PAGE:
Rupi Kaur takes her readers on a journey of love, loss and healing. Through a collection of poems, her readers are able to delve into the hardships of relationships and the paradise. Anyone who has ever loved can relate to the intimate poems Kaur shares. The title, milk and honey, is inspired by Kaur’s culture.
This collection of poems is a quick, gentle read. As I flipped the pages, I found myself deep in Kaur’s experiences and reliving my own. Not far into it, I was reaching for a pen and dog-earing pages I wanted to delve deeper into. Some of them captivated my feelings. Some of them grew a strong sense of sympathy. Either way, this book will draw you in, and you won’t want to put it down. I give this book a 5 out of 5 stars. It isn’t categorized under “self-help”, but it feels that way.
Maddy has spent all her life inside. After a medical emergency when she was younger, Maddy’s mother discovered that her immune system was volatile, and the only way Maddy would live is if she stayed inside…forever. However, after the new neighbors move in next door, Maddy makes friends with the new kid, Olly, and she begins to imagine life on the outside. Will she risk it all in the name of love? Or will she put her health first?
YAL romance is often repetitive and overdone, but Nicola Yoon surprises us all by throwing a curve ball in the story. I thought this story was cute, light-hearted, and full of surprises. I would recommend this book for anyone looking for a traditional love story with a nontraditional plot line. The book also moves very quickly, making it easy to read and a great book for pleasure reading. I give it 5 out of 5 stars.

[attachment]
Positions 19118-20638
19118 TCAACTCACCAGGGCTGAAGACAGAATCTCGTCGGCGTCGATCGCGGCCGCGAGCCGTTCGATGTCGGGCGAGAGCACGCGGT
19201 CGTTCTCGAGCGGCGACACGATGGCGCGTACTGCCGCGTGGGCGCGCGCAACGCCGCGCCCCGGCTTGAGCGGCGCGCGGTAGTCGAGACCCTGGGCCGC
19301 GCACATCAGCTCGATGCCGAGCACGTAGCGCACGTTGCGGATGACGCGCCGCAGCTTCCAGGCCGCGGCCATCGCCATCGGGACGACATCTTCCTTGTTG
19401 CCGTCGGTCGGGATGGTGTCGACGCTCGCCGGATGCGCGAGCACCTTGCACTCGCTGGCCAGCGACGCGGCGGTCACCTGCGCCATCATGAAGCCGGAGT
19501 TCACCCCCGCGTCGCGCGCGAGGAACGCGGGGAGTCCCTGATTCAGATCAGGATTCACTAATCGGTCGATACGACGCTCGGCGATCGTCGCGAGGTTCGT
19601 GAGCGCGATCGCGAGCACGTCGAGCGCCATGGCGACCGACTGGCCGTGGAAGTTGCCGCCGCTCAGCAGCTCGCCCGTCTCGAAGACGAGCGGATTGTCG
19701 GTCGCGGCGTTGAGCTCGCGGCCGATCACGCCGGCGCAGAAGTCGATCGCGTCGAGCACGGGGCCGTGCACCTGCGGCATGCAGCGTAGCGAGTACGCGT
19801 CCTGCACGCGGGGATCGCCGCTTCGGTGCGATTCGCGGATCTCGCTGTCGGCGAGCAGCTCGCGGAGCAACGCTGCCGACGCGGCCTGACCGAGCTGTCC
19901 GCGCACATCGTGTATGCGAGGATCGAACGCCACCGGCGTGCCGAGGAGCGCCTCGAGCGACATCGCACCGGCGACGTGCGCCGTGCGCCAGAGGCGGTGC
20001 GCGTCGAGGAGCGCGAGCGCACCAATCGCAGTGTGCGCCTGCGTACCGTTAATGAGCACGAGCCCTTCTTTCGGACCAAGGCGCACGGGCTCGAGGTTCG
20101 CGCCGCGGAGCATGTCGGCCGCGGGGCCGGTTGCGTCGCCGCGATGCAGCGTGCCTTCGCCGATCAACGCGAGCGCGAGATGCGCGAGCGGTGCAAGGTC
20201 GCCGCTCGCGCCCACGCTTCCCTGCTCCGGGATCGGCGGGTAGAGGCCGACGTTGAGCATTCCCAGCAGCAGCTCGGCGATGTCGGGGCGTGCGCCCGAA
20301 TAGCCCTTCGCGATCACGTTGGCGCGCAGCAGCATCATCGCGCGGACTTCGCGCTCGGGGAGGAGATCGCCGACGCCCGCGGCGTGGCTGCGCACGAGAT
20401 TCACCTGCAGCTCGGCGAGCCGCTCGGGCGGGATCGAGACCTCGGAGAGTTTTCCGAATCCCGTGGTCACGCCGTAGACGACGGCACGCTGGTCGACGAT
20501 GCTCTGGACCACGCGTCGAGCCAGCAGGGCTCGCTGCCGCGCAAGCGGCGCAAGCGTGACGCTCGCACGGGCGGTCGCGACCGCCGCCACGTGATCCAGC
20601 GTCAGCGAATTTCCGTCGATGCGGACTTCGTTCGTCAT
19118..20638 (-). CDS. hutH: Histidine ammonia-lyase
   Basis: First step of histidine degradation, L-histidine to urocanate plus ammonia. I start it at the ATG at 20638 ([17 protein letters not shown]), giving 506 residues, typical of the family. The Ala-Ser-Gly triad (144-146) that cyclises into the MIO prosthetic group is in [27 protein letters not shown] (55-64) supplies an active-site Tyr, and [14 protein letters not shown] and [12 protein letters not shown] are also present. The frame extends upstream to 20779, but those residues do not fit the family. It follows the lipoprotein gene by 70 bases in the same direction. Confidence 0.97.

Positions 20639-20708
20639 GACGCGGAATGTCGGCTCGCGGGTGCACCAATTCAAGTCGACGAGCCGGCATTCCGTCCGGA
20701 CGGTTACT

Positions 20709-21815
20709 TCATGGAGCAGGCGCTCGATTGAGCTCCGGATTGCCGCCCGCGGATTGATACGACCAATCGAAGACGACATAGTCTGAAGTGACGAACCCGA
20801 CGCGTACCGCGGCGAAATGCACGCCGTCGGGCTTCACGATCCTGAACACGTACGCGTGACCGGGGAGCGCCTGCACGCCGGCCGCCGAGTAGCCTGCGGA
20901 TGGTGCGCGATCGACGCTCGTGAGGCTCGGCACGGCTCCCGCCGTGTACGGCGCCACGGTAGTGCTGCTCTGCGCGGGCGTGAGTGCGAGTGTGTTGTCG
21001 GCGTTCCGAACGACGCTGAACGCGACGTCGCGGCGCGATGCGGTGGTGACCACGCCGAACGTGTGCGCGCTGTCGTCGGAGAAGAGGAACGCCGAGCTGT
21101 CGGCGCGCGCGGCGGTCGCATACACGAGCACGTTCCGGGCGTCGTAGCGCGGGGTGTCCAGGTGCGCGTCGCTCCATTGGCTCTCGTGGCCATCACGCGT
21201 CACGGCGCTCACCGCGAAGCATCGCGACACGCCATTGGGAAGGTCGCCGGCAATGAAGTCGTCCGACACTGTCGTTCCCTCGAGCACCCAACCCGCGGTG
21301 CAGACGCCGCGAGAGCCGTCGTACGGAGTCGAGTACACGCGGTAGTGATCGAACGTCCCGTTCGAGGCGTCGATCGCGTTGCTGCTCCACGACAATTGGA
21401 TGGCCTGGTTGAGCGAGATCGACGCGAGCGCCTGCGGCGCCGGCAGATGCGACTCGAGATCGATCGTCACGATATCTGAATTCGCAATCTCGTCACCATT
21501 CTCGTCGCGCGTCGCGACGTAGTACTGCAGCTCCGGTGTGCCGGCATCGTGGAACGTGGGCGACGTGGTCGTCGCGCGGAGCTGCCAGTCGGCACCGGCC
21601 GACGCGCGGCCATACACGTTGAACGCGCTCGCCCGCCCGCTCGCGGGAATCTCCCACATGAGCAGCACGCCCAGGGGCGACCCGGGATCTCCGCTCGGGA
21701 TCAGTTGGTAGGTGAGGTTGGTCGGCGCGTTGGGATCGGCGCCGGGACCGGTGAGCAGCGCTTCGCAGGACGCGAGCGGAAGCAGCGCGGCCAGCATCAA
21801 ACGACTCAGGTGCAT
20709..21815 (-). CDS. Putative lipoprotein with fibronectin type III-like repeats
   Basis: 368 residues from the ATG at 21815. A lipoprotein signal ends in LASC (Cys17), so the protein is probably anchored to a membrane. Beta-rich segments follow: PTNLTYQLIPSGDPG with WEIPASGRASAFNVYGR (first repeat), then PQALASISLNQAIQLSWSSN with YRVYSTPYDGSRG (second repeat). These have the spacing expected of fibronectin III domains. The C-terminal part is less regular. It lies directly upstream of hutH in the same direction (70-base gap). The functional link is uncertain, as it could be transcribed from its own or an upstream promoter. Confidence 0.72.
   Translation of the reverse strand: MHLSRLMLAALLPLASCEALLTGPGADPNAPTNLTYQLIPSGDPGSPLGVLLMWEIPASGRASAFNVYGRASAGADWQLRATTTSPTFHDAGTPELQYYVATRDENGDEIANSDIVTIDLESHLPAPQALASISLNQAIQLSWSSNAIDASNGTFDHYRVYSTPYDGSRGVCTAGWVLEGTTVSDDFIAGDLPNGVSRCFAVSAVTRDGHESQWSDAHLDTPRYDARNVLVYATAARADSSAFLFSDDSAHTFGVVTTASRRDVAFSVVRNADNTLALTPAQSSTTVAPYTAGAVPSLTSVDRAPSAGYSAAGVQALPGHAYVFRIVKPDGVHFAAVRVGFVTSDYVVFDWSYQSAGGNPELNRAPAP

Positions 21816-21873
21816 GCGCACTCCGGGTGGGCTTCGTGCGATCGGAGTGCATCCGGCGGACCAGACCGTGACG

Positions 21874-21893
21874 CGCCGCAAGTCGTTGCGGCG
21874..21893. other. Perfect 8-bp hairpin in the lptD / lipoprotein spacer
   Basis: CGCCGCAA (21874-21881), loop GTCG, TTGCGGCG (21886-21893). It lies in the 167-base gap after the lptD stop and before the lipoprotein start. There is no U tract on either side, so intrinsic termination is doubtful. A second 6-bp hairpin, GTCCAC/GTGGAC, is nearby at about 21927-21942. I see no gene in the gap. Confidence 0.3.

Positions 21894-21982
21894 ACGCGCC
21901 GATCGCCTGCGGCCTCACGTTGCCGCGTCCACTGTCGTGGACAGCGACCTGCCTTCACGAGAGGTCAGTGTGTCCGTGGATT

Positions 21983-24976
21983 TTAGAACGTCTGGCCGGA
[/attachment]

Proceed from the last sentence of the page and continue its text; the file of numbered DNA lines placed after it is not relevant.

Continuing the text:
Common sense media rating: 13+ years
Content: mild sexual references
First summer read of 2016! I was very excited to dive into another Rainbow Rowell book. I am a huge fan of the other books I have read by her, and I expected this to turn out the same. However, like most authors, not every novel is a gem.
Attachments in the story of Lincoln, a nerd obsessed with school, who lives at home with his mother and has an IT job at a newspaper. The time is 1999 and everyone is awaiting Y2K. Part of Lincoln’s job is reading through flagged emails. He checks them for content and sends disciplinary messages when necessary. However, Lincoln starts to get hooked on the emails between two employees, Jennifer and Beth. After awhile, Lincoln begins to fall for Beth. But how would that ever work? “Hello, my name is Lincoln. I have been reading your private emails.” Throughout the novel, emails are exchanged and the possibility of a relationship grows smaller. So will he ever be able to make his move?
Yeah, I really wasn’t a fan of this one. Honestly, it took way to long to get to the meet of the story. I enjoyed the emails between Beth and Jennifer, but every time the perspective got back to Lincoln, I was falling asleep. More than halfway through the novel, Rowell gives you a glimmer that things are going in the right direction. But honestly, it isn’t enough. I needed something to move faster, and I needed to see more of a climax. I was really disappointed by this one. I have to give it a 2 out of 5. Maybe next time, Rowell.